*** Addison is writing the notes today from Paris…my letter is below… Bill.

*** Bonjour. Yesterday the Fed met… and did nothing.

*** For the third consecutive time Greenspan and Co. ended their meeting of the minds fully rested, content the last of its rate hikes in June had sufficiently stymied inflation.

*** “In other words,” reported the Wall Street Journal this morning “no hint of better days to come.” Once the announcement hit “the momentum turned” in the markets and “there was no stopping it. No one wanted to step in ahead of what appeared to be a pretty aggressive move to the downside.”

*** The Nasdaq, or “The Naz” – as you might see in a bulletin board populated by digital men – fell 165 points on the Fed decision… wiping out any early gains… ending the day down 3.2% at 3,455.

*** “The market has one, sick-looking tech sector on its hands…” began today’s market recap on the Microsoft Investor website…The Naz is 32% off its March high, down an aggregate 15% for the year, and “has given backall its summer gains.” (WSJ)

*** Microsoft and Apple have sunk to 52-week lows.

*** However, “old economy stalwarts” Dupont and Alcoa – producers of chemicals and aluminum – both had good days…and helped the Dow retain a positive close.

*** The Dow, which saw mid-day heights above 10,850, slumped down late in the day to finish just 19 points higher at 10,719.

*** “The inexorable rebalancing of portfolios” writes Bill King, “from grossly over-weighted in technology to a more equitable weighting will perpetuate for a while. Yes, that means more liquidation [and an end] to the ‘New Paradigm’ one-decision – always buy stocks.”

*** On the Big Board, as they say, 1330 stocks advanced, 1,554 fell back.

*** The S&P 500 barely moved… finishing the day at 1,426.

*** Goldman Sachs investment strategist Abby Joseph Cohen remains optimistic. The Journal reports she “expects [once third quarter earnings begin to be announced] the S&P 500 to hit 1575 by year’s end, again of about 10% from here.” That, Ms. Cohen explains in a letter to here clients, would reflect “our projected fair-value levels.”

*** The rumor yesterday, supposedly catching flight from internal reports at Merrill Lynch, was that IBM and Oracle might have to get in line behind Apple, Intel and Priceline.com and issue warnings they will not meet analysts expectations.

*** One wonders from which companies Ms. Cohen is awaiting Q3 earnings, anyway. Earnings have not necessarily played an important role in the new era momentum-stock paradigm… “Since Ariba became a public company on June 23, 1999,” writes Eric Fry “insiders have filed to unload about 13.2 million shares of stock, to realize about $1.8 billion. That’s not a bad haul for officers and associated muckety-mucks of a profitless company that has amassed less than $200 million in total revenues since its inception in 1996.”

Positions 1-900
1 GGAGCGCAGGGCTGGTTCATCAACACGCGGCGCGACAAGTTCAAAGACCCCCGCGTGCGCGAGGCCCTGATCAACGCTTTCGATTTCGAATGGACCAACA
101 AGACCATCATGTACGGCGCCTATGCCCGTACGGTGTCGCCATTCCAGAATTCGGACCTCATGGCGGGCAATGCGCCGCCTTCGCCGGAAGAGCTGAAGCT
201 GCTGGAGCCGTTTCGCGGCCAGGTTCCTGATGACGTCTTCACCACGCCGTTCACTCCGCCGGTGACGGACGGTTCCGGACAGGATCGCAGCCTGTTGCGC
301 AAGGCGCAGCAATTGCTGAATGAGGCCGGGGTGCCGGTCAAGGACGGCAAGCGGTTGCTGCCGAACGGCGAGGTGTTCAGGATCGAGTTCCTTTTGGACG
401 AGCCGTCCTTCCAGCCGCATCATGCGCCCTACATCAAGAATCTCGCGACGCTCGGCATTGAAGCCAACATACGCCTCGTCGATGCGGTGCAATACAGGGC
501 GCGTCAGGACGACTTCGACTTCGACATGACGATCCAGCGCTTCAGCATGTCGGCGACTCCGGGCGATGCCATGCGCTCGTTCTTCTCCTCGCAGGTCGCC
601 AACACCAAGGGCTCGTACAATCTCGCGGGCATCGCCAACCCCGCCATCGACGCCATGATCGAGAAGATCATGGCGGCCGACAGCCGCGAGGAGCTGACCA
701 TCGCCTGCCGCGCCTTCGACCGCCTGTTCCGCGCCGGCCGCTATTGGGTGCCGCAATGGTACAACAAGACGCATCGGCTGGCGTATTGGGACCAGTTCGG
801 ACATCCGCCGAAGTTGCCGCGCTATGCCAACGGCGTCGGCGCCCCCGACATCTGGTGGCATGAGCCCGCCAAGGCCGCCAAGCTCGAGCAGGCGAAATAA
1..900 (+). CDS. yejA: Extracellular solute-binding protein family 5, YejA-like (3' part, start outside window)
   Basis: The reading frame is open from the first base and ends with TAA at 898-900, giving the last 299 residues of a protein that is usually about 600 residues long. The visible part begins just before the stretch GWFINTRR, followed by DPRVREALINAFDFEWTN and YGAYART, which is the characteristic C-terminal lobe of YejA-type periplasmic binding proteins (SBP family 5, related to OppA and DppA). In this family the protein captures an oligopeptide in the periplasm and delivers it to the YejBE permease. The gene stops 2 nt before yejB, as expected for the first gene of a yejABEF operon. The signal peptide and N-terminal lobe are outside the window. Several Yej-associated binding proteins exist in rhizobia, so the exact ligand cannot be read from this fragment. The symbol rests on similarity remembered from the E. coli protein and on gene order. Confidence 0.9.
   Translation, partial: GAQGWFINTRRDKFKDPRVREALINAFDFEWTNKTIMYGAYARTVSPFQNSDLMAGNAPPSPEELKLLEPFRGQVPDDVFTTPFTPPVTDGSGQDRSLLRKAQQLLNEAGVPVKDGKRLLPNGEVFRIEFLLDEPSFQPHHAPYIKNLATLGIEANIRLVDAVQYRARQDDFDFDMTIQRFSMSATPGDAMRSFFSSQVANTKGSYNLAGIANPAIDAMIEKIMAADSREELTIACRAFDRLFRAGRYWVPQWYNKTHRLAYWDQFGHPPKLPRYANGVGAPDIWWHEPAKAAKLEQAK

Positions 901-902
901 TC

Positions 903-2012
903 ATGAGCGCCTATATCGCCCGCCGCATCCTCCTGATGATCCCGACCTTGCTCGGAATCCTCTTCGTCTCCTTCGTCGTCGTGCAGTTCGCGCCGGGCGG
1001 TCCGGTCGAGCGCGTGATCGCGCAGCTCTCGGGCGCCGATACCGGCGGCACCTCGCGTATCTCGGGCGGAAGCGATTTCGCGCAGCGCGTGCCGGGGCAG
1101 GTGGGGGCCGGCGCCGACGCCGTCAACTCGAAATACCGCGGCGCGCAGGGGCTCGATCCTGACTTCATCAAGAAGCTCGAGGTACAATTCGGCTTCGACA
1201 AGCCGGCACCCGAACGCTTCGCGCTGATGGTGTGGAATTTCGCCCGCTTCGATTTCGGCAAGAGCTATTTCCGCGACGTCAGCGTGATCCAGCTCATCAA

*** The dollar index advanced to 114. Gold dropped $1.50 to $274.

*** And over a week after fatuous efforts by governments on both sides of the Atlantic…oil is still above $30 closing yesterday at $32.07… and the euro is still below $.90… slipping a skosch to $.87.

*** “The biggest reason for the euro’s rout” writes Steve Hanke in Forbes, “is the dollar’s role as the premier international currency.”

*** For example “The world prices 90% of its commodities in dollars – oil among them,” continues Hanke. “When the euro was launched, oil was trading at $13 per barrel. Now it is fetching $32, a 146% increase. For residents of euroland, that has translated into an unbearable 229% increase.

*** “Thanks to its stability, liquidity and low transaction costs,” Hanke glows, “the dollar occupies the commanding heights, a position that is fortified with each passing day.” Fortified that is, as long as foreigners – through direct investments – continue to encourage Americans to spend, consume and fritter… as I reported last weekend, American’s savings rate dropped in August to negative 0.4%… the lowest on record.

*** “While [foreign direct] investment flows rose 27.5% last year to $865 billion, that growth was far slower than the 43.5% rise of 1998,” reports the Wall Street Journal. “The U.S. was the largest recipient of foreign investment, as the tendency toward investing in developed countries over emerging markets continued.” A flight to value… it was called in the article.

*** Meanwhile, “you can own the best companies in Argentina right now for 68 cents on the dollar,” writes Steve Sjuggerud. “By buying the Argentina Fund… you get an underlying value of about $15 per share, priced at the market price closer to $10. A rise from $10 to $15 in this fund would mean a 50% gain for you and me, and the stock market doesn’t have to rise at all for that to happen. The current “discount’ to net asset value just has to go away.”

*** Today the news headlines are all a-glitter with news about Gore and Bush going “head-to-head” last night. Sounds painful. But maybe they ought to try more of this activity. Between the two of them they might find a brain.